No person who gains access to these experiences will remain the same.

This will especially apply to people who have built their reality on a firmly rooted worldview, whether religious or scientific. I would like to be disturbed as often as possible in my own worldview, but preferably by people who have experienced/survived a spiritual lightning strike at least once in their lives, right in the middle of the coffee set on the tiled table. It is simply not very interesting to talk to a person who only knows our familiar 'reality'.

In the following, however, I will try to meet the logical skeptic halfway by tentatively explaining spiritual lightning strikes from the religious sky as playful figures in my own wonderful fantasy world, created by archaic bio-archetypes, layer upon layer accumulated in my organism since my past as a sea anemone and even further back.

The poem below shows the development of life in a form of spiritual evolution:

Originally, you were clay. 
From being mineral, you becamet vegetable. 
From vegetable you became animal, and from animal, man.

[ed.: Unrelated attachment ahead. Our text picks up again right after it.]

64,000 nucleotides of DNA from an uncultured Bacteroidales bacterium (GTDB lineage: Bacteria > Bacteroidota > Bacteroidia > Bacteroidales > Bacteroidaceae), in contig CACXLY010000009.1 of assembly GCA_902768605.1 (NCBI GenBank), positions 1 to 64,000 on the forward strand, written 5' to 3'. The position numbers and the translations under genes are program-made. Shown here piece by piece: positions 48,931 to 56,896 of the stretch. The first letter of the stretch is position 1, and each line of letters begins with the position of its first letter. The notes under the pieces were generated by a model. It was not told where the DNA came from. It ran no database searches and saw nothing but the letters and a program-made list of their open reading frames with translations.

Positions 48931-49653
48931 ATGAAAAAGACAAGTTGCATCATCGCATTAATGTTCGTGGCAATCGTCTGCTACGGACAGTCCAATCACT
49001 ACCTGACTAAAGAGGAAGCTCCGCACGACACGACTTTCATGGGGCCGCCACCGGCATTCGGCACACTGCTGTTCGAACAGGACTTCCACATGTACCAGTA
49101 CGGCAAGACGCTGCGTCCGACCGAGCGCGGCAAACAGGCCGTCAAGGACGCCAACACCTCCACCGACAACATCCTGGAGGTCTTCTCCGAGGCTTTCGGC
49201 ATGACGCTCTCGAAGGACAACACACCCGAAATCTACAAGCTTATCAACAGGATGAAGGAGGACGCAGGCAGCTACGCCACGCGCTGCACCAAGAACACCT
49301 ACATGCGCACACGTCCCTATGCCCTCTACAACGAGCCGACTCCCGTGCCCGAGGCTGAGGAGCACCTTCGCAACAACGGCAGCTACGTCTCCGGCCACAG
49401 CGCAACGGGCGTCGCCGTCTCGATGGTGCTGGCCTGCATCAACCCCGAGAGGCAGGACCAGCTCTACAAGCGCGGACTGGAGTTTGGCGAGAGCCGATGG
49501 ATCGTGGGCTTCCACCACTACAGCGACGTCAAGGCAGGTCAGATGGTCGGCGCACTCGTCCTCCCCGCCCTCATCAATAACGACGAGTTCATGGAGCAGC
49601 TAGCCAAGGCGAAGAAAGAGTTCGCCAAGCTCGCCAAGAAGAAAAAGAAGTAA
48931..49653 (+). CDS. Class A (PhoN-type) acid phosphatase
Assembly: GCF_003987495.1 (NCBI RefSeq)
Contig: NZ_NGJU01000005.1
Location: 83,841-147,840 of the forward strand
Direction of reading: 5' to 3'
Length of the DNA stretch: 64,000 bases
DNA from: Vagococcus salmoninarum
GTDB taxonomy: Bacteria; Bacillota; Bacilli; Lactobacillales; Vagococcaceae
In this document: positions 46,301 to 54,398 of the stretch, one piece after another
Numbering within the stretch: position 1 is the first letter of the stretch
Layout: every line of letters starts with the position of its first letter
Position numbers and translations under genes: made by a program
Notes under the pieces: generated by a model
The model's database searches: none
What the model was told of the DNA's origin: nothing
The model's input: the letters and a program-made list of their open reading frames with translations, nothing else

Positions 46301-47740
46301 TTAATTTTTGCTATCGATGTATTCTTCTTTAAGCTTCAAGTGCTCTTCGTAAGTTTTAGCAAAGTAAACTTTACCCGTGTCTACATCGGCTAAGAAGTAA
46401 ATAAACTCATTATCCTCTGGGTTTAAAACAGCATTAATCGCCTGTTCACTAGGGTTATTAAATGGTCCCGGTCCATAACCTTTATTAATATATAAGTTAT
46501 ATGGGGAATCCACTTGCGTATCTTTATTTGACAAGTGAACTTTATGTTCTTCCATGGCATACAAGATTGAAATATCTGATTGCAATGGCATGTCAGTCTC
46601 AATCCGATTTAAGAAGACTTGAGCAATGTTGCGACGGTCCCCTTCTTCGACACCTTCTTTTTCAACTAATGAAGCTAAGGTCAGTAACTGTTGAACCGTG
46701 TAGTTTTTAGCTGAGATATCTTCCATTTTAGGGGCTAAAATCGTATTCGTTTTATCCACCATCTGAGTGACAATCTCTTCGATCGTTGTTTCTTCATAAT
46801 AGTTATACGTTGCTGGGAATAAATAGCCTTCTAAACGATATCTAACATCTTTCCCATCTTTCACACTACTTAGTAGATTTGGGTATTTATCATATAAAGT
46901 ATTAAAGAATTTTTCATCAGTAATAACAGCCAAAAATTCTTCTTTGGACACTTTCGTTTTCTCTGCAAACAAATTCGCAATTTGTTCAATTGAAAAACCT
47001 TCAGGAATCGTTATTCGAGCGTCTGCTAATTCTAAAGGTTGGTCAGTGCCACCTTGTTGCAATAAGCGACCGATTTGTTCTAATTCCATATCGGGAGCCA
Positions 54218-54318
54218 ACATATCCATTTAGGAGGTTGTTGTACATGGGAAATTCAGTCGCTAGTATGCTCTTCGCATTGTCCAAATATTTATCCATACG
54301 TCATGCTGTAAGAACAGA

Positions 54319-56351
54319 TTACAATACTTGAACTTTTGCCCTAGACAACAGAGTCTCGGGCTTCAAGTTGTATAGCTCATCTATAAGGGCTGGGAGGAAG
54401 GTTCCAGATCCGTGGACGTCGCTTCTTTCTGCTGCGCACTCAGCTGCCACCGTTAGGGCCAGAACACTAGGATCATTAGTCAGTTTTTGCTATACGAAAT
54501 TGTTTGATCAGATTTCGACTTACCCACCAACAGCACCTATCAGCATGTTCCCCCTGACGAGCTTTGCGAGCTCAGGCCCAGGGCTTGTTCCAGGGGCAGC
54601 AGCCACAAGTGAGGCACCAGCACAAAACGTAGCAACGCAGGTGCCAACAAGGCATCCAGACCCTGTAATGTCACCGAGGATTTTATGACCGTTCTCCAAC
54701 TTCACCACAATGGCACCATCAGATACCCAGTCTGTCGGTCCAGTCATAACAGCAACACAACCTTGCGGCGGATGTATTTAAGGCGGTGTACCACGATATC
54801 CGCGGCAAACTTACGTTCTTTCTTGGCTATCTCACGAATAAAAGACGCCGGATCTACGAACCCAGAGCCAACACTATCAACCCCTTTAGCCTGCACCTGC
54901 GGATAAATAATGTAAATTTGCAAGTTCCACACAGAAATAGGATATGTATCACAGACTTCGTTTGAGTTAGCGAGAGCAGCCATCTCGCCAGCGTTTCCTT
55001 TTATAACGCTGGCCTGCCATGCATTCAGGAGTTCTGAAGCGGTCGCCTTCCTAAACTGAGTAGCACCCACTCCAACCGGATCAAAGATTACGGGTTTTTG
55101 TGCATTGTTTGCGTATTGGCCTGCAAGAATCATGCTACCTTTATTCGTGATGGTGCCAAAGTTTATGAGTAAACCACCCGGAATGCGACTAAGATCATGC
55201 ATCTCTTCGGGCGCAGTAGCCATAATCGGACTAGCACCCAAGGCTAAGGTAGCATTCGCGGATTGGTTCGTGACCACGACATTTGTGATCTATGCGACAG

During these periods man did not know where he was going, 
but he was being taken on a long journey nonetheless.  

And you have to go through a hundred different worlds yet. 
I died from minerality and became vegetable; 
And from vegetativeness I died and became animal. 
I died from animality and became man. 
Then why fear disapearance through death? 
Next time I shall die Bringing forth wings and feathers like Angels. 
After soaring higher than angels- 
You cannot imagine. 
I shall be that.

Around the end of the 18th century, the writings of Muslim Sufi mystics were translated into German. Schelling was not late to embroider further on Rumi in a journey from sleep to wakefulness:

The universal spirit,
which slumbers in the stone, dreams in the plant,
awakens in the animal, becomes conscious in man
and reaches its highest unfolding in the artist.

In this chapter, we will view the human cell colony as a Noah's Ark for all previous life's bio-operating systems. Precambrian primal cells still sing life's fundamental tone for those who make themselves silent. In hunger for the nourishing waters of this primordial soup, I will turn Schelling upside down and travel back to the slumbering stones, dreaming plants, and half-awake animals that still reside in my inner darkness.